Training: How should I feel after running 20 miles?
A lot of my runners, and a lot of others, are right in the midst of their longer training runs. This weekend, after one of my groups ran their first 20 miler, I was looking around at the faces to see what was going on. I would ask them, “how are you feeling?” and the resounding answer was “tired!” It occurred to me that it might be time to talk about what long runs should feel like – and how that’s different from the way you’ll feel in your first marathon.
There are two points that I want to make really clear:
First, you SHOULD be tired after running 20 miles. It’s a long, long, long way. Think back to the start of your training when you ran a few, maybe three or four miles. Back then that probably felt like a long way to run. 20 miles is way, way, way longer than that.
So with that in mind, you should feel tired. But more than likely, you’ll be back up and going again after a good nap and maybe a day or two of rest. If you’ve trained properly, progressing your distance up slowly over time, then you’ll bounce back pretty quickly from a run of even 20 miles.
With that said, it will take two to three weeks for most first-time marathon runners to fully recover and reap the benefits of runs 20 miles and longer. That’s why you likely won’t run much further than 20 or 22 miles in your training: it just takes too long to recover from the effort. The benefits of these runs will come out later after your taper, which is the time in which you recover from your training and prepare for your effort in the marathon itself.
Second, the marathon is going to feel very different from your 20 mile runs. Think about in these terms. If you ran 18 miles a couple of weeks ago and you’ve now completed 20 miles, the difference is only two miles. For most runners that would equate to 15 to 30 minutes more running than that 18 miler. When you step up to the marathon, you’ll be adding another 6 miles – an effort of 45 minutes to an hour and a half for most. That’s a very significant difference.
What this means is that the marathon is going to treat you to whole new range of emotions and physical experiences that you won’t have felt in that 20 mile run. These new experiences are quintessentially what makes a marathon a marathon. Especially the first time.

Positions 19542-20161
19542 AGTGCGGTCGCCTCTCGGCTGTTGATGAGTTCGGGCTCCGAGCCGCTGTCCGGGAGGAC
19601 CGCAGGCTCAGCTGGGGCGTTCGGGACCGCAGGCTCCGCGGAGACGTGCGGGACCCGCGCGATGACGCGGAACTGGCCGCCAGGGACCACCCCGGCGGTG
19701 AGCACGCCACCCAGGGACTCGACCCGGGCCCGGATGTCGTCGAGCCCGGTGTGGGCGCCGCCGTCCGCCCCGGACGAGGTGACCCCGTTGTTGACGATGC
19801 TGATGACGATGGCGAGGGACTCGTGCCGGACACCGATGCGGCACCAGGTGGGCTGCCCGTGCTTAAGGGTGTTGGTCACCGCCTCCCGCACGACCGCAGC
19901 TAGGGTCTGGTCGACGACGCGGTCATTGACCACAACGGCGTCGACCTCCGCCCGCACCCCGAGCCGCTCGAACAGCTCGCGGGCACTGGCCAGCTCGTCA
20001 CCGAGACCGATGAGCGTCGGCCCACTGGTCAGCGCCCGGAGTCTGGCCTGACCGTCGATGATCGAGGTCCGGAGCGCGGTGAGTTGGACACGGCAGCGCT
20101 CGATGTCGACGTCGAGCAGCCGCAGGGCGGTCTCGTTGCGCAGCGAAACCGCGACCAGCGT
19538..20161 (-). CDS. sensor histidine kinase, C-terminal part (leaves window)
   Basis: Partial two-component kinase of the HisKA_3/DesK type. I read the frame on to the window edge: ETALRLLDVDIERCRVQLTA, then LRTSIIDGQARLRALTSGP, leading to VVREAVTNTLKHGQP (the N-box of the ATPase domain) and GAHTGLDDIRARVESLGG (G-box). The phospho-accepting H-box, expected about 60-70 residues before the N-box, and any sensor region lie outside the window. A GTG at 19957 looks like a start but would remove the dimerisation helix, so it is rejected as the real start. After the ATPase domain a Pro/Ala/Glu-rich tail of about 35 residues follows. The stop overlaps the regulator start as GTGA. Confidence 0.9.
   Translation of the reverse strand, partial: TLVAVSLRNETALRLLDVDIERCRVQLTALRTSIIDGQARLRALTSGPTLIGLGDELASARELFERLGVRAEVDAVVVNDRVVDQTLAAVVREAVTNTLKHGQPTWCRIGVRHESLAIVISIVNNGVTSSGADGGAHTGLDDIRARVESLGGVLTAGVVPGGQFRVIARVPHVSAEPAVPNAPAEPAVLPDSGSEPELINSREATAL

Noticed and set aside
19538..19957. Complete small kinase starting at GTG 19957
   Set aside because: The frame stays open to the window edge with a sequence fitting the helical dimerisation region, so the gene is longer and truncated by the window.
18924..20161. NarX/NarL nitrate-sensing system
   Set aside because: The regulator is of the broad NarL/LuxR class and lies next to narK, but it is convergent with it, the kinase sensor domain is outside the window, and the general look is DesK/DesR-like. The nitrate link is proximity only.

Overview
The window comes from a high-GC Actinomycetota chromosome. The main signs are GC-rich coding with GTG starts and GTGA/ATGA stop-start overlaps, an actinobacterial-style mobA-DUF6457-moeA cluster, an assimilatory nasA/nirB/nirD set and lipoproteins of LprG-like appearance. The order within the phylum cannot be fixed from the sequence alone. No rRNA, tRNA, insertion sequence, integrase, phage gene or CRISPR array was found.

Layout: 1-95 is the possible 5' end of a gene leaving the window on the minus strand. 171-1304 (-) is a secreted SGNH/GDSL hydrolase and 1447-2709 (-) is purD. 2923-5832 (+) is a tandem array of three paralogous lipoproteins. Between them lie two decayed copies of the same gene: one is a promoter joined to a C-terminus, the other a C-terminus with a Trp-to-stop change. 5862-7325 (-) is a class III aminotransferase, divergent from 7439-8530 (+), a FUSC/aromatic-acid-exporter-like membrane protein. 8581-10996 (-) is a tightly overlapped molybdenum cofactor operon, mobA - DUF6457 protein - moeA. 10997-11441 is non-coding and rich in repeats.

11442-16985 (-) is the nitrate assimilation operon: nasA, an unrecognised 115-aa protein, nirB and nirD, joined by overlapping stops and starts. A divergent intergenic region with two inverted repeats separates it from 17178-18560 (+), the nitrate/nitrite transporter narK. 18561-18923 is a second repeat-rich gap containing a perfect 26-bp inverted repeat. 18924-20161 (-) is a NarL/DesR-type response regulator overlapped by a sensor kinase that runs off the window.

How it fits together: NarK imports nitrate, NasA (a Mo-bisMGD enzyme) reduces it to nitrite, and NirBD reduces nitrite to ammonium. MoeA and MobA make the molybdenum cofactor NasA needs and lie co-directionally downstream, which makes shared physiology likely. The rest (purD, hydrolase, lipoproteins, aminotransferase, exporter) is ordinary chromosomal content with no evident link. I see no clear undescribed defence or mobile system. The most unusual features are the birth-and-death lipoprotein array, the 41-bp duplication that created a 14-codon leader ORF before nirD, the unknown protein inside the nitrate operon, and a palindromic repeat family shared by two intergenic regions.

When running 20 miles you were tired. Perhaps more tired than you’ve even been after a physical effort. In the marathon, you’re likely going to reach that point at 20 to 22 miles, but then you’ll have to push through it and keep going. This is where the struggle and epic battle of the marathon occurs. It’s what everyone has told you about that they are completely unable to describe for you.
Here’s something else to keep in mind: this epic struggle and effort in the last few miles of the marathon is not an indication that you are not well trained for your effort. If you weren’t well trained, you wouldn’t have made it nearly that far. Everyone has to push in the later miles of the marathon, no matter how well trained they are, if they’re running at or near their capability. (A marathon doesn’t have to be an epic struggle if you run below your trained capability. See a note related to this below in the comments and a somewhat related discussion on recovery between marathons.)
You may be thinking something along the lines of this: “shouldn’t I run longer in training so that the marathon isn’t such a big effort?” or “Why not run 24 or 26 miles in training then?” There is a great deal of debate over these questions. The answer is typically that the extent of the recovery is so long and the potential of injury is so high that they off-set the benefits of any further training. In other words, you’ve logged enough time on your feet at 20 miles to make it safely through the marathon and it might just hurt you to keep training at longer distances.
As an example, look at ultra-marathoners. Runners training for races in excess of 50 miles most likely will run 25-40 miles in training – or perhaps 20 miles on back to back to days. But they won’t likely go beyond these distances in training. (They may use intermediate distance races as long training events.) But the effort and risk of injury, and the amount of time needed to run say 80 miles in training for a 100 mile run is just so high that it isn’t something that most people would do. This doesn’t mean that these runners are unprepared. They are well trained, but this is the practical balance of training for such long running events.
Getting back to the topic at hand, as a first time marathon runner you will be well trained having made it through a 20 mile run. You should be tired from the effort, maybe exceptionally so. But you should expect the marathon to be an even more difficult task. It will be a task that takes a physical toll on you. You’ll need much more time to recover from the effort. But you’ll make it through it and you’ll be rewarded by experiencing something different than anything you’ve ever done before.
Congratulations to all those that made it through their first 20 mile runs. It’s a milestone that may be overlooked, because it happens during your training, but it’s a big, big, deal. And it is a huge step to getting you to the finish-line of your first marathon. On marathon day, just remember that you have a long road ahead and to make sure that you pace yourself out there. You’ll do great!
To read more on this topic, click here for a follow-on article: More thoughts on late marathon miles.
How much should my legs hurt after a long run?
Coach Joe English, Portland Oregon USA
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